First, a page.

Publisher web: Polity

The global nature of challenges and the need for global solutions has been increasing the importance of globalisation and cosmopolitanism may be considered as a theoretical framework for understanding globalisation. The influence of cosmopolitanism is increasing with growing interdependence. That said, the main goal of this book is to grasp the gap between theoretical constructs of moral cosmopolitanism and political thought by developing a dialogue between cosmopolitanism and theories of international relations. Beardsworth regards the ideas of cosmopolitanism and liberalism as necessarily linked in some constellation or other within the contemporary fields of political thought and IR and therefore rehearses cosmopolitan concerns as a whole in the context of modern liberalism and its avatars. In order to develop an analytical framework, Beardsworth interrogates cosmopolitanism with three theories of IR most critical of liberal universalism: realism, Marxism (and its avatars), and postmodern IR thought. The author’s methodology is based on a series of debates between the basic assumptions of these schools, and their critiques of contemporary cosmopolitanism(s), and consequently on a cosmopolitan response to these assumptions and critiques. This complex framework of debates argues for a sophisticated contemporary cosmopolitan disposition that assumes contemporary dilemmas among morality, legality and politics.
The book is structured into four main parts. Beardsworth begins with a historical and theoretical account of cosmopolitan dispositions. This part itself constructs four main points for later discussion: the complex status of the normative in cosmopolitanism; the distinction between strong and weak forms of cosmopolitanism; the important differences between modalities of cosmopolitanism; and need of complementarity of different types of cosmopolitanism in the field of IR. In the three remaining parts of the book Beardsworth provides space for critique and responses of cosmopolitanism to realism, Marxism and postmodernism. An exposition of universalism on the three debates provides a sophisticated articulation of cosmopolitanism. The book argues for: a tiered multilayered analysis of cosmopolitan responsibility; a responsibility that depends on the complementarity between moral, legal and institutional position of contemporary cosmopolitanism and on constant need of political legitimacy, given the lack of world government; a responsibility that advocates a differentiated form of universalism; and one that is accompanied at the moment of political decision making political judgements.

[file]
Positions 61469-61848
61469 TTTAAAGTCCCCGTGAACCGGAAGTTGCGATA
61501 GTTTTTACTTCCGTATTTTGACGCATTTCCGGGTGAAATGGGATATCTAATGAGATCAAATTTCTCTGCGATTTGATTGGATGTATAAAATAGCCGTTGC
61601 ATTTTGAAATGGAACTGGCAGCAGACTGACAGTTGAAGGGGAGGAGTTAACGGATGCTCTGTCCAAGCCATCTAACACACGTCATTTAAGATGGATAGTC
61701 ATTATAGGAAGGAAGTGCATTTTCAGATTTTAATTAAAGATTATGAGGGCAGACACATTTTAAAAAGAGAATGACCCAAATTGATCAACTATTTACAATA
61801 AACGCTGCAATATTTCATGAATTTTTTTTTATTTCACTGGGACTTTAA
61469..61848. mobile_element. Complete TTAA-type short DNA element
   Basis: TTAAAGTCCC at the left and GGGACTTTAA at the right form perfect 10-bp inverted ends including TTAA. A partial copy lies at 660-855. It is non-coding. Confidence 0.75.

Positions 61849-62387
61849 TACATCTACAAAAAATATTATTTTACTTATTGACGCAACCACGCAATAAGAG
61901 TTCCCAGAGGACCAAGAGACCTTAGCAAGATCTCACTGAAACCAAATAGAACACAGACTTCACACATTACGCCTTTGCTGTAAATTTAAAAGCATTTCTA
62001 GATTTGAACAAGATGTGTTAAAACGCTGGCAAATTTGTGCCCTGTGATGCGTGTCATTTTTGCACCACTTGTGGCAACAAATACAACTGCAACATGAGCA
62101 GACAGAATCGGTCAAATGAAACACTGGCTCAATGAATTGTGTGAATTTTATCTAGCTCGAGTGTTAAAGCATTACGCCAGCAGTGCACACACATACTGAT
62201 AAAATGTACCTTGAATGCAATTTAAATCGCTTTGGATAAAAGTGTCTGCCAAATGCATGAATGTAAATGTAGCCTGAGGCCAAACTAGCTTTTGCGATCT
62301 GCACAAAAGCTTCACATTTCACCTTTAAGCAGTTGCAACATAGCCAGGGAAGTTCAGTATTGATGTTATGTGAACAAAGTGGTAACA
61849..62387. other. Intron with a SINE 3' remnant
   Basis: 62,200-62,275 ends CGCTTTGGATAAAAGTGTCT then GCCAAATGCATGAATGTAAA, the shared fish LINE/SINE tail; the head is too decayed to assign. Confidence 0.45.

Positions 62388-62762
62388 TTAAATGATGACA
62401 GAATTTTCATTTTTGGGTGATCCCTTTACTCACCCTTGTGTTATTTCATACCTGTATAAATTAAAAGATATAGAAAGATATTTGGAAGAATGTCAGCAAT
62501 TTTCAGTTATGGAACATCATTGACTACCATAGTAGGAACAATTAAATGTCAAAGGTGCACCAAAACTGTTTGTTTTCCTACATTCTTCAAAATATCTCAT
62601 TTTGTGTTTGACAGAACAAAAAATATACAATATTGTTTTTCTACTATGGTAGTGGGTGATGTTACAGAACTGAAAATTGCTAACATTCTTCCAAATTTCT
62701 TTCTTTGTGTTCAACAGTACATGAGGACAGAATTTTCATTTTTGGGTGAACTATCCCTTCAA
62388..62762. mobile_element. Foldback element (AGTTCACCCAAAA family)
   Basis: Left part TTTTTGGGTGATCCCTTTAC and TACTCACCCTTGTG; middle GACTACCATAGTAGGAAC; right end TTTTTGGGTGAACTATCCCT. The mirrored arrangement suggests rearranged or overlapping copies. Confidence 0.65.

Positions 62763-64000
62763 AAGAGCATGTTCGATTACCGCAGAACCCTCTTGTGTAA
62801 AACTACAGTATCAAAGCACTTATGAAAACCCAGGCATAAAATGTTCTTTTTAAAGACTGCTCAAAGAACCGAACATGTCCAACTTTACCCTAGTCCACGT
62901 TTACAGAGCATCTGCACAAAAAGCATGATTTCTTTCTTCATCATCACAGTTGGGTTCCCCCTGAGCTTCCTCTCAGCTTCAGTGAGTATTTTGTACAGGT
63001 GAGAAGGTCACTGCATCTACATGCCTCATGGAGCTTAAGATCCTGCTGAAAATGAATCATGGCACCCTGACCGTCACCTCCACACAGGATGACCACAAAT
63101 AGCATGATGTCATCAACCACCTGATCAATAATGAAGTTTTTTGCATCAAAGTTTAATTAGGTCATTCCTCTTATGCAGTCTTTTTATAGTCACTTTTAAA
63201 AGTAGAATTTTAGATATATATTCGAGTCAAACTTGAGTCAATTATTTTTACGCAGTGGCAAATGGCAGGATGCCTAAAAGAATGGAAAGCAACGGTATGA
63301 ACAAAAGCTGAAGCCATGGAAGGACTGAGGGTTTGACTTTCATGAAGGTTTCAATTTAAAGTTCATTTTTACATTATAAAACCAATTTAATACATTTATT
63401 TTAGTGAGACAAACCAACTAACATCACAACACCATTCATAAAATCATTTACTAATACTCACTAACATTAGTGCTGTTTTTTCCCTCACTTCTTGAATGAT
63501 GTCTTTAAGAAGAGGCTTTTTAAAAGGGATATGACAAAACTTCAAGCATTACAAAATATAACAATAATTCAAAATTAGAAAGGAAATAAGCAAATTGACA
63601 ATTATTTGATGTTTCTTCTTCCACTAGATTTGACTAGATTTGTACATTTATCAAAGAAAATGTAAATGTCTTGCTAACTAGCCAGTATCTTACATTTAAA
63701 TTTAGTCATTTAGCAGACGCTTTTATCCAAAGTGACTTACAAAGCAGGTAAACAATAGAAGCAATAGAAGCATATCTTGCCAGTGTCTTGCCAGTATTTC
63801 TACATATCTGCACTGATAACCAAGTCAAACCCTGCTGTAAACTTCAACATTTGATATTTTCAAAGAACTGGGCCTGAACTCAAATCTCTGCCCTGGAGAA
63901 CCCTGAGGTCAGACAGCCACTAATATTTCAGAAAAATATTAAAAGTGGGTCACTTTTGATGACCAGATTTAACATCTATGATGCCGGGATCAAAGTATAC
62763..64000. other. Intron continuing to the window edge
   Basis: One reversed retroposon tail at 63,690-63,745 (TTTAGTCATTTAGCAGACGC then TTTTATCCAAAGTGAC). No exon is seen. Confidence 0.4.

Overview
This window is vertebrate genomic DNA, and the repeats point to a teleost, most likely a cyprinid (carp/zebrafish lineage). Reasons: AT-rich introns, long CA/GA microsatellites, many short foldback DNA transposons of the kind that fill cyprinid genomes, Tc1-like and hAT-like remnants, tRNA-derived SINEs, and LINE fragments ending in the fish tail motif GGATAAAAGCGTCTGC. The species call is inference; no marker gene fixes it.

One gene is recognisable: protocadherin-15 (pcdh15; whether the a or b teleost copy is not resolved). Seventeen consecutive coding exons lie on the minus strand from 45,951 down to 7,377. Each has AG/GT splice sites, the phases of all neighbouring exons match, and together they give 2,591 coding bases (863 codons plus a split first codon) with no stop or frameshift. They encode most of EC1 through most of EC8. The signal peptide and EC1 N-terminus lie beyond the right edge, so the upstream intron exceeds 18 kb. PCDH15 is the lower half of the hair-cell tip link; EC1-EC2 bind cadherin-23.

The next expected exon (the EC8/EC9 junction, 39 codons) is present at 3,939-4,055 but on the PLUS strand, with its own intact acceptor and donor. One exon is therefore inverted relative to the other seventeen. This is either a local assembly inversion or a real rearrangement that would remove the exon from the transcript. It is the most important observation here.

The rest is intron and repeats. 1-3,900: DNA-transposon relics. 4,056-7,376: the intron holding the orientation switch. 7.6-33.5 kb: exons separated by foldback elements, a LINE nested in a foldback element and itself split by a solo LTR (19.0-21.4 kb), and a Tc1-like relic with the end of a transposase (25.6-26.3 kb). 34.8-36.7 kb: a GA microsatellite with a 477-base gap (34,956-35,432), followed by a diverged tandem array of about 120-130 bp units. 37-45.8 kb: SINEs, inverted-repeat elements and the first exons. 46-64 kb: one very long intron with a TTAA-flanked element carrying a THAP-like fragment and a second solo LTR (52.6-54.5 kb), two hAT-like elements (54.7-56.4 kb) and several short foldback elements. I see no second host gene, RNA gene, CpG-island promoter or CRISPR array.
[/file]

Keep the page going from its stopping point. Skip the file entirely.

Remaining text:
A problematic aspect of the work could be Beardsworth’s choice of contrasting theories. Especially confusing is the part devoted to Marxism, which is devoted not only to simple Marxist theory but also to post-Marxism. Such forms the basis of another confusing point; using postmodernism as a critical opponent of cosmopolitanism. Postmodernist approaches are very broad and the author mainly follows the intellectual legacies of Foucault, Agamben and Derrida, but, for example, the aforementioned post-Marxism could be also considered as a postmodernist approach.
The main advantages of this book are based on thorough research, fruitful discussion and many empirical examples. Beardsworth’s way of communicating with the reader, through the entire book, is also noteworthy since its helps with the other all flow of the text. On the other hand, even though aim of this book does not centre on political theories as such, but rather on critical aspects of universalism, some parts are too devoted to describing the contours of these theories. In order to spark debate between cosmopolitanism and its critics it is unnecessary to engage in deep analysis of such theories and this book would be more interesting for readers if Beardsworth omitted the introduction to IR theories altogether.
In sum, this book is an essential reader for students of international relations theory and those seeking a foundational text to cosmopolitanism with clear depictions of the linkage and responses to its critics.